Paraguay Modern History
As soon as the new republic was formed, according to Ehuacom.com, three parties had been created whose dissensions and struggles filled the first years of the nascent state: the “realist”, headed by the last liberalizing Spanish viceroy (Velasco); the “portenista” supported and subsidized by the government of Buenos Aires; the “patriotic”, which gathered in its ranks all those who had actually made the revolution with the aim of escaping both the yoke of Spain and that of any other state, and they ardently wanted freedom. After opposing, with the means in their power, the two parties “realist” and “portenist”, the two consuls decided to adopt a policy of vigorous repression. The conclusion of this move was that very many Spaniards and Argentines were condemned to the complete loss of civil rights. In the third congress, held on May 15, 1814, the two consuls, after having fully accounted for their work, resigned. In the messages that, before abandoning the “suprema potestas”, they proposed to the people the appointment of a single executive power, as a remedy imposed by the serious circumstances that were going through, to save the homeland from the intrigues of foreigners. Following these messages, and the campaign made in their favor, Dr. France was appointed temporary dictator (three years). With supreme power in his hands, as was his intention, France began such a period of despotism as to lead the country into the most complete brutalization. In the’ eventuality of a war against Argentina, one of the first measures of France was to reorganize and powerfully reinforce the army. At the same time, he got rid of all those officials and those employees who seemed not to want to follow his lines of conduct, persecuted the Catholic religion, dismissing the bishop of the diocese and forbidding, in the most absolute way, the processions and external manifestations of the cult. Re-elected, despite these precedents, as perpetual dictator by the congress which met in May 1817, the tyranny of France no longer knew limits and was revealed in all its breadth. Since the system of government established by the dictator was based on the isolation it needed to be able to sustain itself, France ended up forbidding any form of trade with France. abroad and denied passports to all, nationals and foreigners, in order to make Paraguay remain completely detached from world life. Thus the republic continued its arduous existence until the death of the dictator, which took place on 20 September 1840.
Having made public the death of the dictator, Ramón Maldonado, Francisco Arroyo, Augustín Canete and Pablo Pereira organized a government junta chaired by the alkalde of Asunción, José Manuel Ortiz. This first council was replaced by a second and then by a third of which D. Carlos Antonio López, nephew of France, was appointed secretary. Finally, the congress, which met on March 12, 1841, appointed Mariano Roque Alonso and Carlos Antonio López as consuls for a three-year period. On March 16, 1844, a congressional law concentrated almost all public powers in a single judiciary, called the permanent executive power; a president was appointed in place of the consuls, who was López himself with a ten-year mandate and with the right to be re-elected.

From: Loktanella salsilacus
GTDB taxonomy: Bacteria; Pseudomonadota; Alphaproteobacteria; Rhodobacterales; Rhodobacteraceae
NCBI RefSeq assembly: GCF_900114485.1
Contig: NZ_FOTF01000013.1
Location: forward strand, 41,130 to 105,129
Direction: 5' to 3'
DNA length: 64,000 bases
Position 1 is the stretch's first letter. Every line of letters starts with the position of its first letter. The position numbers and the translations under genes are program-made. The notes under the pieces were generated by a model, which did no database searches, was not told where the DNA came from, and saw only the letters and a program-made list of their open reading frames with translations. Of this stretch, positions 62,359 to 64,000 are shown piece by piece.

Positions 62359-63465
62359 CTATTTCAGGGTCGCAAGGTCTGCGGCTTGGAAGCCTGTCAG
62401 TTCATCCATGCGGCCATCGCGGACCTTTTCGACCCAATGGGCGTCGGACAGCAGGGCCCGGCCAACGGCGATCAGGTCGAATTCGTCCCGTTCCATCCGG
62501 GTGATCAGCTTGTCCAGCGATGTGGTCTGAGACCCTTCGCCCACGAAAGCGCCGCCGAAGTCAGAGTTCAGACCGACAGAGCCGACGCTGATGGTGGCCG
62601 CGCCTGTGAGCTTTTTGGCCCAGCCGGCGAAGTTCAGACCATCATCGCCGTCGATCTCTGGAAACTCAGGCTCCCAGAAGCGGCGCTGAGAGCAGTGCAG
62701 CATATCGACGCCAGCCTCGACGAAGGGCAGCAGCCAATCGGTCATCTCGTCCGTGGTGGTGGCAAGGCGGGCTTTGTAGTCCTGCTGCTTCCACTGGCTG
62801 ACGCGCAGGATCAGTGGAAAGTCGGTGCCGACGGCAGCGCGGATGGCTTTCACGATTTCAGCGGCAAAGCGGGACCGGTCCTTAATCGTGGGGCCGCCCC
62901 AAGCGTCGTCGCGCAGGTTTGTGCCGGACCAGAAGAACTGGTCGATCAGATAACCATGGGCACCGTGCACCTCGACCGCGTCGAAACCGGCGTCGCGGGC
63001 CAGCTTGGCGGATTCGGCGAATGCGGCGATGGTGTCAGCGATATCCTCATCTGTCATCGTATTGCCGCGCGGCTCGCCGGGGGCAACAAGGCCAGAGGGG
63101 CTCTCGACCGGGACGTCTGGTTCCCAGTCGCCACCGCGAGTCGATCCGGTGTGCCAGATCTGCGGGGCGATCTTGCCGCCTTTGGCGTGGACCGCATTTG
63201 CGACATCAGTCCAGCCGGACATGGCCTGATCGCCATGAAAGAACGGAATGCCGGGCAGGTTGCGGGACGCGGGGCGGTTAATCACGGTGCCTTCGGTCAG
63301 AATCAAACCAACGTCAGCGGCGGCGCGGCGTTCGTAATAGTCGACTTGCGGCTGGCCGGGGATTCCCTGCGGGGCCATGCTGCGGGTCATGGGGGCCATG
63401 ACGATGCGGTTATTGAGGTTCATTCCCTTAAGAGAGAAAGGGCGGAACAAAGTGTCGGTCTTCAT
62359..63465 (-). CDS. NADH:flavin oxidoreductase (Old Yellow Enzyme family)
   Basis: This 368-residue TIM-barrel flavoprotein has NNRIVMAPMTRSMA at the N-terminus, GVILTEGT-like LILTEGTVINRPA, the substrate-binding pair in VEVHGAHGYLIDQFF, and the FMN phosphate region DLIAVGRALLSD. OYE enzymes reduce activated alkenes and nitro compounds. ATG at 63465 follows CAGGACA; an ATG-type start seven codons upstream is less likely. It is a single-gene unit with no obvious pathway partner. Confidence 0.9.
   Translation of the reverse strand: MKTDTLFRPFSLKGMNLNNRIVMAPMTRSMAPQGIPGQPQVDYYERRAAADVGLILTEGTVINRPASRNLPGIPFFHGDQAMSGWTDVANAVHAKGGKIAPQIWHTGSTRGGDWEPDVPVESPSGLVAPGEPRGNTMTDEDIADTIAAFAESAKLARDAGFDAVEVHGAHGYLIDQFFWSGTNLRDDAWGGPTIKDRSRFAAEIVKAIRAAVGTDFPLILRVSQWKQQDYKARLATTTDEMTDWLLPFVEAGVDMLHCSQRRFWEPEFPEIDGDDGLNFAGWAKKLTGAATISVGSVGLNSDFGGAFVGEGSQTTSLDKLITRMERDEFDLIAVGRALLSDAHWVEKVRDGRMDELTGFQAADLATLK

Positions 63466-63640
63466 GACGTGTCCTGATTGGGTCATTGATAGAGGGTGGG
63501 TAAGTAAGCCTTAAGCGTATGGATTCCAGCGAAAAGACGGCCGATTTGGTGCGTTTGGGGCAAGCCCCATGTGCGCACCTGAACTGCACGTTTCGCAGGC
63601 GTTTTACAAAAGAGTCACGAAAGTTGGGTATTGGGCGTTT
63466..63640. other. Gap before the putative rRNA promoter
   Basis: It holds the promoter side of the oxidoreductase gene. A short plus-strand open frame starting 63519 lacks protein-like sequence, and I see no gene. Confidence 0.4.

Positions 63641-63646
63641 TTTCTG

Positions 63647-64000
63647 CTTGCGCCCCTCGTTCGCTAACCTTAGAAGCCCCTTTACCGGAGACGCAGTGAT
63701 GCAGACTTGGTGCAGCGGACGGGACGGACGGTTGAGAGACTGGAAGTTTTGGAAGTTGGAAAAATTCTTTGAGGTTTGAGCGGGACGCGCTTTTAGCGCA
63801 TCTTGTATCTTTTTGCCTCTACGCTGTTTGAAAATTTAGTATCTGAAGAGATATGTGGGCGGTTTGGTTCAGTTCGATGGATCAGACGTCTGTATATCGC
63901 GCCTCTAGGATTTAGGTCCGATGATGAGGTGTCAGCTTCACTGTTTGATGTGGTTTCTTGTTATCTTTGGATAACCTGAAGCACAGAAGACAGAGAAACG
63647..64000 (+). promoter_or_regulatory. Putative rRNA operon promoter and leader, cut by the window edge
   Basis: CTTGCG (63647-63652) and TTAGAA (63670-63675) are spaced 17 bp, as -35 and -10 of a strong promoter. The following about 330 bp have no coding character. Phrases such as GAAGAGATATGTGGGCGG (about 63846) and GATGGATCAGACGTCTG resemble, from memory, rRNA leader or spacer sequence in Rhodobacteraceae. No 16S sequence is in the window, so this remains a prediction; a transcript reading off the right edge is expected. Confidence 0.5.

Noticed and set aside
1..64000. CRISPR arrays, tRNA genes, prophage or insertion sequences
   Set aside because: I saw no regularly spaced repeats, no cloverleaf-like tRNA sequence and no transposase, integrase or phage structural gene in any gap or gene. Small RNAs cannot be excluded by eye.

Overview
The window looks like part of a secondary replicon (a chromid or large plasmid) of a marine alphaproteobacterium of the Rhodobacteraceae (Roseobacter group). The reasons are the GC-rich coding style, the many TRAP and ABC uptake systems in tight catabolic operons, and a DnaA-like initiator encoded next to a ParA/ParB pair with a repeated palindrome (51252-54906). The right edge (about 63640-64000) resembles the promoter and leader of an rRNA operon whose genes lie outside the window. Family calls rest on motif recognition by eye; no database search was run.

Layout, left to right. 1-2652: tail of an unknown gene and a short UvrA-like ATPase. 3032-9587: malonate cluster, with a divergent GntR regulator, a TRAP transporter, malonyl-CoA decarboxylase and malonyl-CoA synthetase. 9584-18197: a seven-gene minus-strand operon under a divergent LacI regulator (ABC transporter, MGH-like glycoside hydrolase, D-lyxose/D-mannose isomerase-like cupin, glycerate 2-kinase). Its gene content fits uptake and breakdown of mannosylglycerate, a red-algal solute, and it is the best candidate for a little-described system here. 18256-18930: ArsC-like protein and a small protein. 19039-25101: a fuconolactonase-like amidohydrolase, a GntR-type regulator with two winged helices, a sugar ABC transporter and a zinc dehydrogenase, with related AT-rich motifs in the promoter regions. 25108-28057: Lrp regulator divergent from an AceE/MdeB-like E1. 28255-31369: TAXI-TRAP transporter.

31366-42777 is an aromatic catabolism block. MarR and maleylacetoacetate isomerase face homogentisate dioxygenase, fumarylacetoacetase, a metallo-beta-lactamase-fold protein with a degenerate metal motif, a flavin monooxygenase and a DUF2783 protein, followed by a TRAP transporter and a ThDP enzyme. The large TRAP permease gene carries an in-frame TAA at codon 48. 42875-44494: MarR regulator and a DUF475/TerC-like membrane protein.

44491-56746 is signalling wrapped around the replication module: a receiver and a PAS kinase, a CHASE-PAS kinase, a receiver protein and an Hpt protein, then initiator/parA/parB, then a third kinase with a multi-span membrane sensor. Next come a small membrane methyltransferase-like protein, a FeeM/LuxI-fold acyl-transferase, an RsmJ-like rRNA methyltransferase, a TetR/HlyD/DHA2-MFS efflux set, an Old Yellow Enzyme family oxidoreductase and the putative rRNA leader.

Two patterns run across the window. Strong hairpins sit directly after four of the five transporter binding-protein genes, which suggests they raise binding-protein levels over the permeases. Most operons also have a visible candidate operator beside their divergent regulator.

Instead, serious difficulties arose with the Argentine dictator Rosas who, already engaged in the struggle against Uruguay, and in open conflict with France and England, did not intend to recognize Paraguayan independence. Thus the López since December 1845 declared war on the Argentine dictator, then directly helping the Argentines of the province of Corrientes, rebels against the Rosas. The situation between the two countries was not clarified until after the fall of the Rosas (1852), when Argentina officially recognized the independence of Paraguay (1853). The National Congress of 1854 confirmed, for the third time, Lopez as president of the republic; in 1857 he was re-elected for the fourth time. In 1862, after twenty years of laborious, conscious, honest administration, Carlos Antonio López died.
Disagreements erupted between Uruguay and Brazil, which had intervened in Uruguayan internal affairs (see Brazil ; Uruguay), so López proposed to act as mediator for the resolution of this incident, but Brazil did not accept this mediation and undoubtedly began war operations against Uruguay. López, for its part, seeing in the independence of the contiguous republic a guarantee for the peace and prosperity of Paraguay, had a Brazilian steamer confiscated at anchor in a Paraguayan port and gave the order to General Barrios to invade the Brazilian province of Matto Grosso. In 1865, Paraguay asked Argentina for authorization to allow its troops to pass through the province of Corrientes, basing this request on the precedent of 1855, the year in which the Brazilian fleet, which was going to threaten Paraguay, had had L’ authorization to transit through the territorial waters of the Argentine Republic. Not only did the Argentine government refuse such permission, but it sent a loud note of protest to Paraguay for the amassing of troops carried out by this republic along the borders between Paraguay and Argentina. As a counter response to this note, López, on March 18, 1865, declared war on Argentina. Immediately after this declaration of war, not only Brazil allied itself with Argentina, but also Uruguay, where a change in internal politics had allowed the rapprochement and finally the alliance with Brazil. Before starting any form of war activity, the triple alliance solemnly declared that it respected the independence of Paraguay, whose people it regarded as brother.